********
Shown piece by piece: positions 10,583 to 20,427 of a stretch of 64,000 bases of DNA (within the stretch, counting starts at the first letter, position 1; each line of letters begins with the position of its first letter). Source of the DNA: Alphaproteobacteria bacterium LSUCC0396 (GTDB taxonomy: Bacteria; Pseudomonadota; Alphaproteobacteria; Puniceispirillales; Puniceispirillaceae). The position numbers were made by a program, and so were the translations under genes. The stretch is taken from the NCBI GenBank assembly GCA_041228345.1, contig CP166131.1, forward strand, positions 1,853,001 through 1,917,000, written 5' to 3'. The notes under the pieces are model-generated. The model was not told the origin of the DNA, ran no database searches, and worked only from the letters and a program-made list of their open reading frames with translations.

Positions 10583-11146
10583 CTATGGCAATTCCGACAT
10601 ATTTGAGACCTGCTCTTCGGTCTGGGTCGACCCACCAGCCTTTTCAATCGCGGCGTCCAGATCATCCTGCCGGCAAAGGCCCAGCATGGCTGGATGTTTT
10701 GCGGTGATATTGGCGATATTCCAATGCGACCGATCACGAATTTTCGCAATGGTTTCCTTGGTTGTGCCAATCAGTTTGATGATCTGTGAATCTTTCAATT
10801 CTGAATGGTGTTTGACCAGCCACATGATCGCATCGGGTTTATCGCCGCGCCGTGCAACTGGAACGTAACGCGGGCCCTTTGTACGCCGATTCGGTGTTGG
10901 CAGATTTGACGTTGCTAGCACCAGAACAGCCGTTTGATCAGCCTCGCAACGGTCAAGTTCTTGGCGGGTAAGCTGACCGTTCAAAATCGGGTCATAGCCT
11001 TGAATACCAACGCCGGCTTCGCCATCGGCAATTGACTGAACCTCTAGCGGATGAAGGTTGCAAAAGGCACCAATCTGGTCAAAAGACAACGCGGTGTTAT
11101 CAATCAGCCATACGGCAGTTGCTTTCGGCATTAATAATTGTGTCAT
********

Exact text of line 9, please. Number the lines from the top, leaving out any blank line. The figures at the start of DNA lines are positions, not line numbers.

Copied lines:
11101 CAATCAGCCATACGGCAGTTGCTTTCGGCATTAATAATTGTGTCAT